AU Optronics, one of the world's biggest makers of LCDs (liquid crystal displays) used in computers and television sets, reported Thursday that its net income and net profit hit record levels in 2004, despite an industry-wide steep drop in LCD prices during the second half of the year.
AU Optronics, of Hsinchu, Taiwan, said its 2004 net income totalled NT$28 billion (AUD$1.12 billion as of Dec. 31, the last day of the period being reported), an increase of 78.5 percent from 2003 net income of NT$15.7 billion. The company's net sales were also sharply higher at NT$168.1 billion, an increase of 60.3 percent from net sales of NT$104.9 billion in 2003, it said.
Net sales for the fourth quarter totalled NT$39.5 billion, up just 1.9 percent from the previous quarter, the company said. It reported a net loss for the fourth quarter of NT$2.2 billion compared to a profit of NT$4.1 billion during the third quarter.
AU Optronics faced a tough year, as its average selling price for LCDs measuring more than 10 inches across the diagonal rose during the first half of the year to a high of US$281 before dropping sharply to US$215 during the third quarter and US$180 during the fourth quarter.
AU Optronics wasn't the only LCD panel maker faced with a sharp drop in prices. LCD panel makers in general faced severe oversupplies which drove prices substantially lower during the second half of 2004, said David Hsieh, a vice president at market research firm DisplaySearch.
The problem of oversupply became so serious in the fourth quarter that LCD panel makers were forced to sell panels at prices below their production costs, Hsieh said. "Nobody could make money," he said.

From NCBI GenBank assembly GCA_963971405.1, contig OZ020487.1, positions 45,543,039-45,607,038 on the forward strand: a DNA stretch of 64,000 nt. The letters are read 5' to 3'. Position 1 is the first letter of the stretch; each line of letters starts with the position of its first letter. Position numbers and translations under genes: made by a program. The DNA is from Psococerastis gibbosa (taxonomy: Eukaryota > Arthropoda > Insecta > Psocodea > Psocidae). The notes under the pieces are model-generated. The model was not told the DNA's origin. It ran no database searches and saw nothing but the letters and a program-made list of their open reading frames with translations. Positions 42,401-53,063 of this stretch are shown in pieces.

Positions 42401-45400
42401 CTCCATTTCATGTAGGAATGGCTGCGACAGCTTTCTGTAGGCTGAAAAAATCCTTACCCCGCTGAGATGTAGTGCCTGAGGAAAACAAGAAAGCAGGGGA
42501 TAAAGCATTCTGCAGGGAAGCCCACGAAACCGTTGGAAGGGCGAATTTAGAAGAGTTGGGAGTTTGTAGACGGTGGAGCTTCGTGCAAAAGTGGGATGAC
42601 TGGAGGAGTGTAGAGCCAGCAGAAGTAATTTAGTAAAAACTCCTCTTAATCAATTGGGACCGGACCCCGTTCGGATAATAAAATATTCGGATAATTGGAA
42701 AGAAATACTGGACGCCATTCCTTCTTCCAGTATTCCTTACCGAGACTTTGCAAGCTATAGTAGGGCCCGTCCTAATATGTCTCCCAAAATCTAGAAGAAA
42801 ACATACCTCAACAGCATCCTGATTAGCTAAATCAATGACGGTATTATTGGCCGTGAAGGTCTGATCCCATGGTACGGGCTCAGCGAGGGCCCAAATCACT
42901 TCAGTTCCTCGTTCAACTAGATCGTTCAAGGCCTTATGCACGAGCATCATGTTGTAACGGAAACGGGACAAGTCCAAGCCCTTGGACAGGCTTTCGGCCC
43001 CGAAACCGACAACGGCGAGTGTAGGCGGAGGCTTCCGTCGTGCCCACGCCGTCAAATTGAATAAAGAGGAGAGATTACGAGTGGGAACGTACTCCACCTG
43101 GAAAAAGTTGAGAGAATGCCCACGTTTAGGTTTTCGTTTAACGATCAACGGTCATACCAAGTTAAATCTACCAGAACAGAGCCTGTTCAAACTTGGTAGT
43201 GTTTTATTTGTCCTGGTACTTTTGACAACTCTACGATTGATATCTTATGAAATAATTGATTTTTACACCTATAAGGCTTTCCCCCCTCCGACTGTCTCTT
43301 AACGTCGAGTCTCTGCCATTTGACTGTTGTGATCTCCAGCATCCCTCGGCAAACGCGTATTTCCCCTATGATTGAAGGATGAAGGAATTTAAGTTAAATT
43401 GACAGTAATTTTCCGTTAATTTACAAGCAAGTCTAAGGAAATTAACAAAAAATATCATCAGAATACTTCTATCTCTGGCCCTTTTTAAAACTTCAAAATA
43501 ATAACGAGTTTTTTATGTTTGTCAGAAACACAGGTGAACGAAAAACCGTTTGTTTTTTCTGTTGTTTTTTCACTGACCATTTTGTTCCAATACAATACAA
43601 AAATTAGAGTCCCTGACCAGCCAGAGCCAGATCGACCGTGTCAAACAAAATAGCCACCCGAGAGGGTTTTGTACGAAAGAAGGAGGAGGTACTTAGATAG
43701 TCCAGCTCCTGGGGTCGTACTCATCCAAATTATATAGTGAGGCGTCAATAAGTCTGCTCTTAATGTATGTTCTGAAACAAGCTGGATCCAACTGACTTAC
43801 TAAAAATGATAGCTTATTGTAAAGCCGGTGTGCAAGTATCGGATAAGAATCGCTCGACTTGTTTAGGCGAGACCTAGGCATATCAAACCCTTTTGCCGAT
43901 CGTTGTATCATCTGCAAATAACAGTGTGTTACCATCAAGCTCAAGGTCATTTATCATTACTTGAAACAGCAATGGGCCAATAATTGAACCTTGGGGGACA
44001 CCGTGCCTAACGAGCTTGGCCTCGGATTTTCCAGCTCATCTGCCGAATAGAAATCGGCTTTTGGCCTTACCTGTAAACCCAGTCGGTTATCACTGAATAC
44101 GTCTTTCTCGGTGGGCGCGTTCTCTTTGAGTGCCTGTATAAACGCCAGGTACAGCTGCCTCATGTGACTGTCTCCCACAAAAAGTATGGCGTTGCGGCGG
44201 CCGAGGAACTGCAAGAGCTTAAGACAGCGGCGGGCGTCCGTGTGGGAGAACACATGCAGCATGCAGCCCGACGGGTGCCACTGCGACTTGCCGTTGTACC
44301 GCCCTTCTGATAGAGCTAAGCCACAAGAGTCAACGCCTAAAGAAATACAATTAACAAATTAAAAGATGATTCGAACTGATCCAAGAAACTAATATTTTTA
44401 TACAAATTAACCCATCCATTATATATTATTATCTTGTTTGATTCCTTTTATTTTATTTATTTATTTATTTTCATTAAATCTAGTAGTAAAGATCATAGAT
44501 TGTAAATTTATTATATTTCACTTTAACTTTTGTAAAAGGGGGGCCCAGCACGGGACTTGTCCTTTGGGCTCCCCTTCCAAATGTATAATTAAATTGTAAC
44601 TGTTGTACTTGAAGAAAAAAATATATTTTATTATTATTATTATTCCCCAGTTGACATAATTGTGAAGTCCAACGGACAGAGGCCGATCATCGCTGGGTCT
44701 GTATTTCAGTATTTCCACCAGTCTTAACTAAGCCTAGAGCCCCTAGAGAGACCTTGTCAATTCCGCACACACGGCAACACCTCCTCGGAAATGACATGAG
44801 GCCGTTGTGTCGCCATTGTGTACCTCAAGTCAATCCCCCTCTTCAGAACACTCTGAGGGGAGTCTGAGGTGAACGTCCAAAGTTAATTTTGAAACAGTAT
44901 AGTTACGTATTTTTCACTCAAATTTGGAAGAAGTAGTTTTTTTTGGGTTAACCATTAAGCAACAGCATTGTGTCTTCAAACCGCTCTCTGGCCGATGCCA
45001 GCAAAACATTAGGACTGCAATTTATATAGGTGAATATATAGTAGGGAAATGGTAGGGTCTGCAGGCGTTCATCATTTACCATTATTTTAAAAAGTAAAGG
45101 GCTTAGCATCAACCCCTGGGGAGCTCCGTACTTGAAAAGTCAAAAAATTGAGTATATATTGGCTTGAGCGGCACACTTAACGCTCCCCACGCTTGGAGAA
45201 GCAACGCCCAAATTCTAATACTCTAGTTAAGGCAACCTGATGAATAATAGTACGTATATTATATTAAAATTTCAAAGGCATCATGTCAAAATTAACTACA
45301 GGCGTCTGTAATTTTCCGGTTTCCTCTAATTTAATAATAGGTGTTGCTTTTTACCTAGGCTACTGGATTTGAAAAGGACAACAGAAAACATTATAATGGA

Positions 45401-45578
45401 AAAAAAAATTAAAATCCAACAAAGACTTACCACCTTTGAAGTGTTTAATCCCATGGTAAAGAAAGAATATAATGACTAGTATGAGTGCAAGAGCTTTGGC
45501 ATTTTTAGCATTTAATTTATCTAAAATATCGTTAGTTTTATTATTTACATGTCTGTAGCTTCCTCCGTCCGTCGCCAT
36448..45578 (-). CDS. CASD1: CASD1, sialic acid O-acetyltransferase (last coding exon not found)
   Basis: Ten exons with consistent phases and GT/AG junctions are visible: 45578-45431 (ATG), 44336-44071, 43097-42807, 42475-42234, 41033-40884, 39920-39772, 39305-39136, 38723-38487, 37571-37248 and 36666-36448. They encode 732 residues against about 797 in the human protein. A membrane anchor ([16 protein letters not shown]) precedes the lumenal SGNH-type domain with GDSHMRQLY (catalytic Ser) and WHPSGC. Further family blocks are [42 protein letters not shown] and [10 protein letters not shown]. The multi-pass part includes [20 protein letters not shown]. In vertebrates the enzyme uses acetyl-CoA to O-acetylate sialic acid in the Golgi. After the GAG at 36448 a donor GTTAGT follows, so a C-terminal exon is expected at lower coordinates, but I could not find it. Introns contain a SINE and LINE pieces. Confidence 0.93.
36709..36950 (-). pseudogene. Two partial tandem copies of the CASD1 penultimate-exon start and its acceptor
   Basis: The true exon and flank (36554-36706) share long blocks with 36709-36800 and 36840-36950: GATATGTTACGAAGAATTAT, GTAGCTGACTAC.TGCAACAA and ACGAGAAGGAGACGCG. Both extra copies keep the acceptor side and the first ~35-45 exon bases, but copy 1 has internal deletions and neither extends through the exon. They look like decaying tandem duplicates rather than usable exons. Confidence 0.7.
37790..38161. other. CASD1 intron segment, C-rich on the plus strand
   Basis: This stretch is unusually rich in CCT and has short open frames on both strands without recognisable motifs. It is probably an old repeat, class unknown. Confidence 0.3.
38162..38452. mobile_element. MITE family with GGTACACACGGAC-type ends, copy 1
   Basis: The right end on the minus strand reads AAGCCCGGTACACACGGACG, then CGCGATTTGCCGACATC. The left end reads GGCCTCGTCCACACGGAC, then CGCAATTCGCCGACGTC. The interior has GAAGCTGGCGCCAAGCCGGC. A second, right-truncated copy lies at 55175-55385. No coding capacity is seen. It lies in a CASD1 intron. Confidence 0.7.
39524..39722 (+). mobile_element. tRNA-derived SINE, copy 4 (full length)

AU Optronics was able to offset some of the decline in prices by shipping more large LCD panels. It shipped 5.5 million large panels during the fourth quarter of 2004, compared to 4.4 million in the third quarter of 2004 and 3.6 million in the fourth quarter of 2003, it said.
Rising demand for LCD TVs and monitors has been one positive effect of the sharp drop in LCD prices, Hsieh said. Prices have stabilized and LCD panel makers should be set for a return to profitability during the first quarter of 2005, he said.
"Demand is very strong right now and it will get stronger," Hsieh said, adding that DisplaySearch does not foresee a shortage of LCD panels or a repeat of the severe oversupply situation in 2005.
For its part, AU Optronics expects to see growing demand for LCD TVs result in higher sales of LCD panels during the coming year. Next month it will begin mass production at a sixth-generation LCD panel manufacturing plant that uses glass substrates measuring 1.5 meters by 1.85 meters. A larger glass substrate means that more large panels can be produced from a single piece of glass, helping to cut production costs and raise manufacturing capacity.
AU Optronics has already produced pilot runs of 33-inch panels for LCD televisions and 19-inch panels for computer monitors at the sixth-generation plant, it said.